The opinion of the court was delivered by: Judge McVerry
The Defendant's Motion to strike the report of Dr. Jae Yang (Doc. 22) will be granted, as will the Plaintiff's Motion to take Dr. Yang's deposition as a fact witness (Doc. 24), but only to the extent described below.
On November 12, 2007, Dr. Yang transmitted to Plaintiff's counsel a report summarizing his treatment of Ms. Calhoun in the years 2005-2006, and opining that her medical condition(s) "would interfere with her job." See Nov. 12th ltr. (filed under Doc. 23-2 at pg. 18 of 20). Defense counsel objects to the physician's offering opinion(s), given the Plaintiff's failure to identify him as an expert or to submit his letter before the July 25, 2007 deadline for expert reports. See generally Def.'s Mot. (Doc. 22) at ¶¶ 7-8.*fn1
In response, the Plaintiff has agreed to the striking of Dr. Yang's report but seeks to depose the physician, out of time, as a fact witness. See Pl.'s proposed order (filed under Doc. 27-2) (contemplating grant of Defendant's Motion to strike and allowance of Dr. Yang's deposition as fact witness).
The Defendant does not strenuously object regarding the Plaintiff's failure to identify this treating physician sooner. See generally Def.'s Opp'n Br. (Doc. 25). In the spirit of cooperation, counsel has agreed to allow the deposition of Dr. Yang, subject to the provisos that the physician's testimony as a fact witness be narrowly restricted and that his deposition not be permitted to unduly delay this case. See generally id. at 2-5.
Given the parties' agreement that Dr. Yang's November 12th report should be stricken, the court will grant the Defendant's Motion. A review of the law, moreover, supports Defense counsel's request that the physician's testimony be narrowly limited.
Having extensively reviewed precedent regarding the role of treating physicians as witnesses, the court thinks it fair to say the cases are all over the map. Some courts have held that treating physicians, by definition, are expert witnesses that must be disclosed under Federal Rule 26(a)(2)(A). See, e.g. , Redfoot v. B.F. Ascher & Co., 2007 WL 1593239, *13 (N.D. Cal. Jun. 1, 2007) ("[t]reating physicians must be identified as expert witnesses pursuant to Rule 26(a)(2)(A)"); Garza v. Roger Henson Trucking, L.L.C., 2006 WL 1134911, *3 (D. Neb. Apr. 26, 2006) (notion that treating physician is not an expert witness "to the extent his testimony relates to his personal observations through interaction with a plaintiff/patient prior to the litigation" has been superceded by year 2000 amendments to Fed. R. Evid. 701 and advisory committee notes, which make clear that "expert testimony includes opinions based on scientific, technical, or other specialized knowledge regardless of whether those opinions were formed during the scope of interaction with a party prior to the litigation") (citations and internal quotations omitted).
Other courts have found treating physicians to be "hybrid" fact/expert witnesses, who must be disclosed under Rule 26(a)(2)(A) but are not required to file expert reports under Rule 26(a)(2)(B) before offering "fact opinions" regarding causation, diagnosis, prognosis, and the extent of a plaintiff's disability, as derived from the doctor's personal observations and treatment. See, e.g. , Farris v. Intel Corp., 493 F. Supp.2d 1174, 1179-80 (D. N.M. Mar. 14, 2007) (numerous citations omitted).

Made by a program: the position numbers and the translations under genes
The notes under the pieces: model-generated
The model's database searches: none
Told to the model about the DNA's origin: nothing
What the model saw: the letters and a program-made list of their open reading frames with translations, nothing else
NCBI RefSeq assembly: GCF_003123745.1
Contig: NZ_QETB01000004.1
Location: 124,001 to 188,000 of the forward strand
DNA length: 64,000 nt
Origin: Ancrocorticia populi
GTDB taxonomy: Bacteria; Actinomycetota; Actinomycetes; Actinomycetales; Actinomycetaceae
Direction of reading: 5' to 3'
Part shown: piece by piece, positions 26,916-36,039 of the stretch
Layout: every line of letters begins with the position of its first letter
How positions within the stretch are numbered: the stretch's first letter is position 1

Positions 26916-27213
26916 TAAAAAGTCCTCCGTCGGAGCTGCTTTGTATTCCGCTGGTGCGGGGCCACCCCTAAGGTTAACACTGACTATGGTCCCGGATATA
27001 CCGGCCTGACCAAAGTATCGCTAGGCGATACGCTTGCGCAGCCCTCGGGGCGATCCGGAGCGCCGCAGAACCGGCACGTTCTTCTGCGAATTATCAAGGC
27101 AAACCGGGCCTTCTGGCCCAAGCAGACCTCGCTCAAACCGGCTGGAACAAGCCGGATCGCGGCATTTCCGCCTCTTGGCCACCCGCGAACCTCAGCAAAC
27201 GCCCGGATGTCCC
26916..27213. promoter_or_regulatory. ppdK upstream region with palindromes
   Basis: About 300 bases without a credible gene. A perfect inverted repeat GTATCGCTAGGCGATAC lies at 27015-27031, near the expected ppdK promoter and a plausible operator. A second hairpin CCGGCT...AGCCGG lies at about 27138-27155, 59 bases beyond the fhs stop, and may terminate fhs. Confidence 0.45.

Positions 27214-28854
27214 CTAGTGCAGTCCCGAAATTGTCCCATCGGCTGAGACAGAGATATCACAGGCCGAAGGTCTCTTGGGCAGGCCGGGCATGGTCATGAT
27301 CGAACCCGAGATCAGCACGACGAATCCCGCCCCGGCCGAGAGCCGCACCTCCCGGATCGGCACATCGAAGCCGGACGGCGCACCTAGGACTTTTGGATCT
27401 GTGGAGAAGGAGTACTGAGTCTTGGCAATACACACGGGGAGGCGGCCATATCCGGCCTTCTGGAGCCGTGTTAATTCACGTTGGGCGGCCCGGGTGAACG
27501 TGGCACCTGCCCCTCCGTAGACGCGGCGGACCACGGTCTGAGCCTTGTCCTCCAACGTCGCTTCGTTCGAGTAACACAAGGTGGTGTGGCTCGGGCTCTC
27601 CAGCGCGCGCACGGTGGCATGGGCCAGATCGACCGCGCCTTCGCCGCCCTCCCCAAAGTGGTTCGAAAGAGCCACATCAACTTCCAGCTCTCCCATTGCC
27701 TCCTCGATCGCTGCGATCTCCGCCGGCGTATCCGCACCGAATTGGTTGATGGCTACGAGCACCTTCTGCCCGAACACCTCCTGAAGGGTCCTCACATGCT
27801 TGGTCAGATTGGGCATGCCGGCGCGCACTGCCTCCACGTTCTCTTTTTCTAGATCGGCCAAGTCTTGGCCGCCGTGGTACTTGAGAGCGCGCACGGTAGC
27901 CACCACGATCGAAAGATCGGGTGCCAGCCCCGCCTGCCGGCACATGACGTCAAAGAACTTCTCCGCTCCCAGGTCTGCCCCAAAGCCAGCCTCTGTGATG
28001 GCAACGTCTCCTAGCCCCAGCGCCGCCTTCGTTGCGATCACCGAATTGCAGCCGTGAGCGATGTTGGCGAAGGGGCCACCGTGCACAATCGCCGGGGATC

Last are the many decisions, including one by Chief Judge Donetta W. Ambrose, holding that treating physicians may testify as fact witnesses regarding things "within their knowledge, as opposed to offering expert" opinion, such as "their treatment, examination, and diagnosis of" the plaintiff. See, e.g. , Frederick v. Hanna, 2007 WL 853480, *5-6 (W.D. Pa. Mar. 16, 2007) (Ambrose, C.J.) (citation omitted); Bynum v. MVM, Inc., 241 F.R.D. 52, 54 (D.D.C. Mar. 20, 2007) (treating physician may testify as fact witness "solely [regarding] information learned from his actual treatment, examination, or analysis of" plaintiff, but not regarding plaintiff's "current condition, prognosis, causation or permanency, [or] any other such forward-looking speculation," "conclusion[s] reached with the benefit of hindsight," and/or opinions formed "after the underlying events that gave rise to [the] lawsuit"); Mansoor v. M/V ZAANDAM, 2006 WL 2222332, *2 (W.D. Wash. Aug. 2, 2006) (as fact witnesses, treating physicians "may testify [only] regarding what they actually observed and what treatment they provided").
In the absence of contrary binding authority, the undersigned finds it appropriate to defer to Chief Judge Ambrose's opinion on the matter. Following the third line of cases is even more appropriate here, given: (a) the Plaintiff's concession that Dr. Yang is being offered only as a fact witness; (b) the Plaintiff's failure to identify the physician under Federal Rule 26(a)(2)(A) as a witness potentially offering expert opinion(s); and (c) the Defendant's implicit agreement to waive any objections regarding the late identification of Dr. Yang so long as his deposition is narrowly restricted to the types of factual inquiries contemplated in Frederick, Bynum, and Mansoor. See generally discussions supra .*fn2
A final matter is the Defendant's challenge regarding the relevancy of Dr. Yang's testimony. See Def.'s Opp'n Br. at 4-5. As counsel notes, the Plaintiff proceeds only on the theory that the Defendant perceived her as being disabled under the Americans With Disabilities Act; she does not allege actual disability. See id. Counsel aptly states:
Dr. Yang's medical records [have been] produced . . . ., [and a] strictly factual deposition of Dr. Yang would elicit no evidence that is not already [in the record] . . . . Dr. Yang's factual deposition simply is not needed[, and t]he only [apparent] benefit to [the] Plaintiff in ...